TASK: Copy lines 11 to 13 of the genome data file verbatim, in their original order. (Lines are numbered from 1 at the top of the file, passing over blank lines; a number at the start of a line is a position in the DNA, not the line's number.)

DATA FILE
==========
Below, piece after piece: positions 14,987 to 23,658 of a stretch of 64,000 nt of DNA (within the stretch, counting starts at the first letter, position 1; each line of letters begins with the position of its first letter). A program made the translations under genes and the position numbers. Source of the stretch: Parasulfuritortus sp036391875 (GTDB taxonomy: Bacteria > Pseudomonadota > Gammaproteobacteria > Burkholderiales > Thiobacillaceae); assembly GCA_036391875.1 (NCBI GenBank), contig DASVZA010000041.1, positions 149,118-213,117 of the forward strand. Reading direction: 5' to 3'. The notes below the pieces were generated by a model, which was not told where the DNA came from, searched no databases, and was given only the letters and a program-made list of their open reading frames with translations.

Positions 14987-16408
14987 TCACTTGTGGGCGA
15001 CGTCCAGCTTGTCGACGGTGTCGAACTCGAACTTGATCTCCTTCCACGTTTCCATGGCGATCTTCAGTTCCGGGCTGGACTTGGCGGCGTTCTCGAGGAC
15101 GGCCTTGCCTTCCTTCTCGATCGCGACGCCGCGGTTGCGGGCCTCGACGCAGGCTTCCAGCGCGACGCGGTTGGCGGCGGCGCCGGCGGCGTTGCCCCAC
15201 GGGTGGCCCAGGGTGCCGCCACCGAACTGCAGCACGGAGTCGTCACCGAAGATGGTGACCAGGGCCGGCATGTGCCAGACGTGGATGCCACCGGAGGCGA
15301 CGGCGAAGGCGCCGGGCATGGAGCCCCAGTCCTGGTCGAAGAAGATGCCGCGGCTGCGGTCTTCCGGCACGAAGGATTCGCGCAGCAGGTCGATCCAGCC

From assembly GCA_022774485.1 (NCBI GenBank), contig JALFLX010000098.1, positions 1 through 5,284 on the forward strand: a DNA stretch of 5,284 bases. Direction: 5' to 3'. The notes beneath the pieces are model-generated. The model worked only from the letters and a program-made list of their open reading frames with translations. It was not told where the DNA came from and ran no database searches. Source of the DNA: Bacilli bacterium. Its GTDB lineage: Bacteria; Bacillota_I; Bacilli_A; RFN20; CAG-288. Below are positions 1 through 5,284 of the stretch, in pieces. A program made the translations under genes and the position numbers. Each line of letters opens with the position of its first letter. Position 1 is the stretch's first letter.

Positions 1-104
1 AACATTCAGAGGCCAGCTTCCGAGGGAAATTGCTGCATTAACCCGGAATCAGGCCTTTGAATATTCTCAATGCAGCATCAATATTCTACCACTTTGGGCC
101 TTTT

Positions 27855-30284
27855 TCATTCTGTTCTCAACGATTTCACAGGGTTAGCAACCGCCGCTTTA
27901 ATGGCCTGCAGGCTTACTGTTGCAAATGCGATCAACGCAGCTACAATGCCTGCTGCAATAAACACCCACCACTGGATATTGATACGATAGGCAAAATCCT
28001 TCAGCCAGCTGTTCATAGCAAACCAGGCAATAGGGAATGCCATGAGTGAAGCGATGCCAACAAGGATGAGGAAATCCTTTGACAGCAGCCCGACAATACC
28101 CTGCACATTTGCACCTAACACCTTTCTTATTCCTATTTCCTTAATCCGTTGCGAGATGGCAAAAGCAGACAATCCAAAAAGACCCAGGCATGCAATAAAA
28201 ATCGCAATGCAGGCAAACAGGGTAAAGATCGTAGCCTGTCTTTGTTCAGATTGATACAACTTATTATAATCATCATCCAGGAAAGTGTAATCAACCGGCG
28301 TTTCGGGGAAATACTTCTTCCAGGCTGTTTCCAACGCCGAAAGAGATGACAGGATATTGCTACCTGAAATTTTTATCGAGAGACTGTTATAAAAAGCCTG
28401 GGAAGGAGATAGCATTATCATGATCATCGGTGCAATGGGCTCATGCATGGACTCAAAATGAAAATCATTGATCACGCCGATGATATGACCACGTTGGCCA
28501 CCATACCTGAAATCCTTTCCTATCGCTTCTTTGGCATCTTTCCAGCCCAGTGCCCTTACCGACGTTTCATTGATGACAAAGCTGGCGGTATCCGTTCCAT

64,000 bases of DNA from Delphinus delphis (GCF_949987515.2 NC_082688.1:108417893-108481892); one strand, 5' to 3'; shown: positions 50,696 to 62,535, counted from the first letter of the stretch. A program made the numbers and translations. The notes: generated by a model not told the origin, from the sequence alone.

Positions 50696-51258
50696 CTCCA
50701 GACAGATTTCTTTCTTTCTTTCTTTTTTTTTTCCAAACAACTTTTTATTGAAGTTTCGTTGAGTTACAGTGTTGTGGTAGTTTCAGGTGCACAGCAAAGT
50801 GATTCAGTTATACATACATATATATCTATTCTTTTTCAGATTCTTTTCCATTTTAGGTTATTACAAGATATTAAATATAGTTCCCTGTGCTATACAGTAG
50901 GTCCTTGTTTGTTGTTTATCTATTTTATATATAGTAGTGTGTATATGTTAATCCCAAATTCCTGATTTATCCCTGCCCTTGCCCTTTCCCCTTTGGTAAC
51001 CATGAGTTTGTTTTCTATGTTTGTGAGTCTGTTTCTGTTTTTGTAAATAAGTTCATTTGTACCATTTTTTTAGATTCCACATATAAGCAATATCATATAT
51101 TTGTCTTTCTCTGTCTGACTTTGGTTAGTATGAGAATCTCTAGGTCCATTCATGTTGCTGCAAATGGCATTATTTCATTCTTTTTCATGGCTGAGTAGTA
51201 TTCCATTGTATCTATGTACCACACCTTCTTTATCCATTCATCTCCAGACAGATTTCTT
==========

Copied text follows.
101 TTTT

Positions 27855-30284
27855 TCATTCTGTTCTCAACGATTTCACAGGGTTAGCAACCGCCGCTTTA